AE Hospitality Ltd v George, 2015 ONSC 7370 dealt with the test for granting leave to appeal under Rule 62.02(4) of the Ontario Rules of Civil Procedure. On the issue of whether there was a “conflicting decision” as required by r. 62.02(4)(a), the fact that the motion judge declined to provide reasons on costs was not a sufficient conflict with existing case law. Further, Wilton-Siegel J. clarified that r. 62.02(4)(b) requires a party to demonstrate that there is “serious reason” to doubt that there was a proper basis for the costs award.
The defendants sought leave to appeal a costs order which awarded costs in favour of the plaintiffs in the amount of $30,000. Before making the costs award, the motion judge requested cost submissions be provided by March 30, 2015. The plaintiffs provided costs submissions according to this timeline; the defendants did not. The motion judge issued his decision on March 31, 2015. After receiving the costs award, the defendants inquired whether the motion judge would still accept their costs submissions. Although the motion judge accepted and reviewed the costs submissions, he did not change his award. The defendants sought leave to appeal this costs decision. The defendants argued that because the motion judge confirmed his original $30,000 costs award without providing any reasons, they were unable to tell if necessary adjustments were factored into the motion judge’s costs award.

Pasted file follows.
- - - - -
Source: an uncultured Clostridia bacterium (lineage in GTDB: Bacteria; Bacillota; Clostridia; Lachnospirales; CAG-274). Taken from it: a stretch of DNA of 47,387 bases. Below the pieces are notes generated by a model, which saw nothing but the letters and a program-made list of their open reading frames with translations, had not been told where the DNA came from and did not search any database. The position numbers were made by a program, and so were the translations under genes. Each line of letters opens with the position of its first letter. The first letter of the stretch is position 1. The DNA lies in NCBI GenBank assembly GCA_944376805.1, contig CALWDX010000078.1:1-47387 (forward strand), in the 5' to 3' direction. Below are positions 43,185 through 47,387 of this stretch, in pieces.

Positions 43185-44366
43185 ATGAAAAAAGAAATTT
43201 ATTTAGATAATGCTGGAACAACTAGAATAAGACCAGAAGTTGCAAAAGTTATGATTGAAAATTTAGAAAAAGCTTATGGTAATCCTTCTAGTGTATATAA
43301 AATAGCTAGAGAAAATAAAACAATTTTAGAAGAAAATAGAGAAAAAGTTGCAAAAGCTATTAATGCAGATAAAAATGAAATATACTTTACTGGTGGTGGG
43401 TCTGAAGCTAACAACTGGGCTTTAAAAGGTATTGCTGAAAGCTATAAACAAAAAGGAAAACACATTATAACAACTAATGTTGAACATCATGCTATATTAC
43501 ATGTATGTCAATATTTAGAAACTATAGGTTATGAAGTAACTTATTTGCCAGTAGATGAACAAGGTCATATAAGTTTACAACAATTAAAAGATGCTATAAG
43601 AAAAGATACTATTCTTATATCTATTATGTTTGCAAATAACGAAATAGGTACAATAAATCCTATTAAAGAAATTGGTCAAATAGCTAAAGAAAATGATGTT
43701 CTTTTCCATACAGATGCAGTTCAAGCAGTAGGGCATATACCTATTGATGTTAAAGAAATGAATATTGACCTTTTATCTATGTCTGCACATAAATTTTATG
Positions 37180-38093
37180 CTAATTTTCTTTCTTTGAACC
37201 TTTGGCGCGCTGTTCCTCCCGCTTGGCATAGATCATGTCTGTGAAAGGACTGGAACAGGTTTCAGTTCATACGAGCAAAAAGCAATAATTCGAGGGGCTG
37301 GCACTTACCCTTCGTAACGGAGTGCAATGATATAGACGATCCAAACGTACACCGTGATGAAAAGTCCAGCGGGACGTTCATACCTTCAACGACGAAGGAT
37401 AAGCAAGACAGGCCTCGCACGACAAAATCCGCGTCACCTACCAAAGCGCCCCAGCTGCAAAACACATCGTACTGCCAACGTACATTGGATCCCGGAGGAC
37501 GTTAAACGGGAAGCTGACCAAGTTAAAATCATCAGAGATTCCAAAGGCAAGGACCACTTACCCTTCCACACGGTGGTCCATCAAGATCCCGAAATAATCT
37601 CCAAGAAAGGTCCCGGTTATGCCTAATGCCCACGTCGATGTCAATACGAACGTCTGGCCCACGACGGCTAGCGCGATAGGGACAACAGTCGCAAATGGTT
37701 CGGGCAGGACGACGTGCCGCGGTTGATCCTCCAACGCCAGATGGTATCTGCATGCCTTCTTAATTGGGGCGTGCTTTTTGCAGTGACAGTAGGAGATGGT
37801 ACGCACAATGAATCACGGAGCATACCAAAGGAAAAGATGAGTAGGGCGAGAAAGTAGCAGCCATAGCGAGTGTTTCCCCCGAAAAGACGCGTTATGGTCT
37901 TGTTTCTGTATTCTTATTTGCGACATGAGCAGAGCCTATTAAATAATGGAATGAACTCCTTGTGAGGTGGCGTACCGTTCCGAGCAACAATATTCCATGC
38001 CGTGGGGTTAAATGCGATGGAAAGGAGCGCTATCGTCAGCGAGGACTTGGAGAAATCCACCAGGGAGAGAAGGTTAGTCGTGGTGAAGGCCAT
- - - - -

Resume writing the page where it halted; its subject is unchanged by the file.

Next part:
The test for granting leave to appeal under r. 62.02(4)(a) requires that there be a “conflicting decision” and that it be “desirable that leave to appeal be granted.” The defendants argued that in the circumstances, they were entitled to written reasons providing an indication as to whether an adjustment was made in light of their costs submissions, and that without such reasons it was impossible to determine the reasonableness of the cost award. The defendants further argued that the lack of reasons in the circumstances of the case conflicted with the decisions of the Court of Appeal in Toronto Standard Condominium Corp No 1633 v Baghai Development Ltd, 2012 ONCA 417 and in United States v Yemec,  OJ No 510 (SC).
Wilton-Siegel J. did not accept this argument. His Honour noted “These decisions can only constitute conflicting decisions to the extent that they evidence a principle that written reasons are required in all circumstances. There is no statutory or case law authority for such a principle.” Wilton-Stiegel J. further noted that neither s. 131 of the Courts of Justice Act, nor r. 57 require a court to provide written reasons for costs award.
Wilton-Siegel J. went on to find that the defendants had not satisfied the test for leave under r. 62.02(4)(b). That is, Wilton-Siegel J. clarified that the test for leave under r. 62.02(4)(b) will only be satisfied where a party can demonstrate that there is “serious reason” to doubt that there was a proper basis for the costs award of the motion judge. On the facts of the case, the defendants were unable to meet this standard and leave was not granted.